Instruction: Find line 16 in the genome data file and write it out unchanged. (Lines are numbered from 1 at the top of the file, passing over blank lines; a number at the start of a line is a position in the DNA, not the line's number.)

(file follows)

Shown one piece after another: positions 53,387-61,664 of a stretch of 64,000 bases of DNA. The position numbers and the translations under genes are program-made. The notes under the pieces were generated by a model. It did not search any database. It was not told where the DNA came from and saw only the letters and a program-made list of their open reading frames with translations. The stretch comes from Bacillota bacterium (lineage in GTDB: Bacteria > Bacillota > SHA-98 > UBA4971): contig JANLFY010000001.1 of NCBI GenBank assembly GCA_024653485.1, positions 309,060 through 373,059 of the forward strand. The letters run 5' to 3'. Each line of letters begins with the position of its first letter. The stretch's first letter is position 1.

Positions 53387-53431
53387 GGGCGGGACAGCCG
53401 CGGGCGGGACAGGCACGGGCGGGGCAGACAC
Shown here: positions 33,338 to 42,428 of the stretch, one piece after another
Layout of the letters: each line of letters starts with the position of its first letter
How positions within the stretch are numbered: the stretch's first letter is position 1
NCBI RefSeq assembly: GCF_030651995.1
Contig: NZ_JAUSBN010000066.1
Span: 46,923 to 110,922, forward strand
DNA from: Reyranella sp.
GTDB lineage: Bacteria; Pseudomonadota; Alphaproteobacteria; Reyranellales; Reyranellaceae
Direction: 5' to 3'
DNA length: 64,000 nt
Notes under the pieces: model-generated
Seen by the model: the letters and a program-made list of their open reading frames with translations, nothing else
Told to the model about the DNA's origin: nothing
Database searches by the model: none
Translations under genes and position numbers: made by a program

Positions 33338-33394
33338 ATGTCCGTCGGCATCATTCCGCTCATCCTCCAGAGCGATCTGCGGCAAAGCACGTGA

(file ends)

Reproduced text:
Seen by the model: the letters and a program-made list of their open reading frames with translations, nothing else